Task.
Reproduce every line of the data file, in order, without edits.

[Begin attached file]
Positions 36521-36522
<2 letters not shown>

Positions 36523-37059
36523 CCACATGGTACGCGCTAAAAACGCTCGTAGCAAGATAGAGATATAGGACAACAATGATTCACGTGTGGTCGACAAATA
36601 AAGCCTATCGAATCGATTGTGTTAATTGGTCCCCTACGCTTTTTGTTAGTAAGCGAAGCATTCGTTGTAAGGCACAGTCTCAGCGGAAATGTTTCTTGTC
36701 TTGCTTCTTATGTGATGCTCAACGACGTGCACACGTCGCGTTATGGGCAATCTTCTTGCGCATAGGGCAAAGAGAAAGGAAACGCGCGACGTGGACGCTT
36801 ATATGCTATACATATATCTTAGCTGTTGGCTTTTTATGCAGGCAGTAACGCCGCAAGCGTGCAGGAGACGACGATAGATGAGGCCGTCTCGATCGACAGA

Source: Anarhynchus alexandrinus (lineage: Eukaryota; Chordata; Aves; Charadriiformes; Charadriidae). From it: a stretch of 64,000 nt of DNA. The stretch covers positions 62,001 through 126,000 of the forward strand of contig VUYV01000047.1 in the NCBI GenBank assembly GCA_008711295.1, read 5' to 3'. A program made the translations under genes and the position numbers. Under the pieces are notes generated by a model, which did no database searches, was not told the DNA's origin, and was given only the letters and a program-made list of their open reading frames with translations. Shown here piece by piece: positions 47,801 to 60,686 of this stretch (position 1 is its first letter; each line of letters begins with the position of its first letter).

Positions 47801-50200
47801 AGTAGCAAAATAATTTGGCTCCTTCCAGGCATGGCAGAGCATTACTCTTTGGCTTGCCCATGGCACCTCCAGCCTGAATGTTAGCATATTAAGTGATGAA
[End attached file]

Positions 36521-36522
<2 letters not shown>

Positions 36523-37059
36523 CCACATGGTACGCGCTAAAAACGCTCGTAGCAAGATAGAGATATAGGACAACAATGATTCACGTGTGGTCGACAAATA
36601 AAGCCTATCGAATCGATTGTGTTAATTGGTCCCCTACGCTTTTTGTTAGTAAGCGAAGCATTCGTTGTAAGGCACAGTCTCAGCGGAAATGTTTCTTGTC
36701 TTGCTTCTTATGTGATGCTCAACGACGTGCACACGTCGCGTTATGGGCAATCTTCTTGCGCATAGGGCAAAGAGAAAGGAAACGCGCGACGTGGACGCTT
36801 ATATGCTATACATATATCTTAGCTGTTGGCTTTTTATGCAGGCAGTAACGCCGCAAGCGTGCAGGAGACGACGATAGATGAGGCCGTCTCGATCGACAGA

Source: Anarhynchus alexandrinus (lineage: Eukaryota; Chordata; Aves; Charadriiformes; Charadriidae). From it: a stretch of 64,000 nt of DNA. The stretch covers positions 62,001 through 126,000 of the forward strand of contig VUYV01000047.1 in the NCBI GenBank assembly GCA_008711295.1, read 5' to 3'. A program made the translations under genes and the position numbers. Under the pieces are notes generated by a model, which did no database searches, was not told the DNA's origin, and was given only the letters and a program-made list of their open reading frames with translations. Shown here piece by piece: positions 47,801 to 60,686 of this stretch (position 1 is its first letter; each line of letters begins with the position of its first letter).

Positions 47801-50200
47801 AGTAGCAAAATAATTTGGCTCCTTCCAGGCATGGCAGAGCATTACTCTTTGGCTTGCCCATGGCACCTCCAGCCTGAATGTTAGCATATTAAGTGATGAA